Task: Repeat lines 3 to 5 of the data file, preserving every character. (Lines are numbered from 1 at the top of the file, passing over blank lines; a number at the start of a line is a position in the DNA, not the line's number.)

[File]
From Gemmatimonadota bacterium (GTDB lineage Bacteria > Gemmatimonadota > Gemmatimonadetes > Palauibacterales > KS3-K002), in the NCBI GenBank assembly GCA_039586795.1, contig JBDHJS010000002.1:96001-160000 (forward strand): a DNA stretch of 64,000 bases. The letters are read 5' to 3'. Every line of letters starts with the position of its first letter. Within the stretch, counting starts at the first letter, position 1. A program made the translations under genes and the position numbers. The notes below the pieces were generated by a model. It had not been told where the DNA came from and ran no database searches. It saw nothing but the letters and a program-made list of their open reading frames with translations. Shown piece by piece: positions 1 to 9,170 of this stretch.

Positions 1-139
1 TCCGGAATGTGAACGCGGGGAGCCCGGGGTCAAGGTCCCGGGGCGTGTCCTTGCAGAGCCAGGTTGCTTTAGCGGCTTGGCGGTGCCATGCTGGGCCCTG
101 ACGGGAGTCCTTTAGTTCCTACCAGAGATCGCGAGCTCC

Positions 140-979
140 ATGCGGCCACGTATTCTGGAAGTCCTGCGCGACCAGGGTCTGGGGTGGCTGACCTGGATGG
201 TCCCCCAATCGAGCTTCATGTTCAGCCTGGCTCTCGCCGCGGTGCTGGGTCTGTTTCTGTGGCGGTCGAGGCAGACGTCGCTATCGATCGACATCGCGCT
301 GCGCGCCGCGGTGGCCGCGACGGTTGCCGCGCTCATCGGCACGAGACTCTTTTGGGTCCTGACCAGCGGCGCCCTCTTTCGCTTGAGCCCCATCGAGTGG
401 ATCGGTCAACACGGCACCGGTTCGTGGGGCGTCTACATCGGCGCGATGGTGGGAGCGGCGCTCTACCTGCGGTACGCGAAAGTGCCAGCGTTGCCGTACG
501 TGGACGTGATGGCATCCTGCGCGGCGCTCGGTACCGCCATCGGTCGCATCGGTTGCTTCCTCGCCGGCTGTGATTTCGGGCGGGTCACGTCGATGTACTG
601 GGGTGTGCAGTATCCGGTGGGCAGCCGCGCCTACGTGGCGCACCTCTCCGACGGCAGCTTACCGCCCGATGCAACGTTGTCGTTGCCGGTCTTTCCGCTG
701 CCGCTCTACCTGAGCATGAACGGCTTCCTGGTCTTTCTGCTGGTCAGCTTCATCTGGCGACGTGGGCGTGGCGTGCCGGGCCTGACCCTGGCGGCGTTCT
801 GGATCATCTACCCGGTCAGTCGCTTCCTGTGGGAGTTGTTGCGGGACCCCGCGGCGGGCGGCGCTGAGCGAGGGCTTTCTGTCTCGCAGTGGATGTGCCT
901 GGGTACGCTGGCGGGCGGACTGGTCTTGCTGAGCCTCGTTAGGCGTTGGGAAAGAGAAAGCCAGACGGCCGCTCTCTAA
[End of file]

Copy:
1 TCCGGAATGTGAACGCGGGGAGCCCGGGGTCAAGGTCCCGGGGCGTGTCCTTGCAGAGCCAGGTTGCTTTAGCGGCTTGGCGGTGCCATGCTGGGCCCTG
101 ACGGGAGTCCTTTAGTTCCTACCAGAGATCGCGAGCTCC

Positions 140-979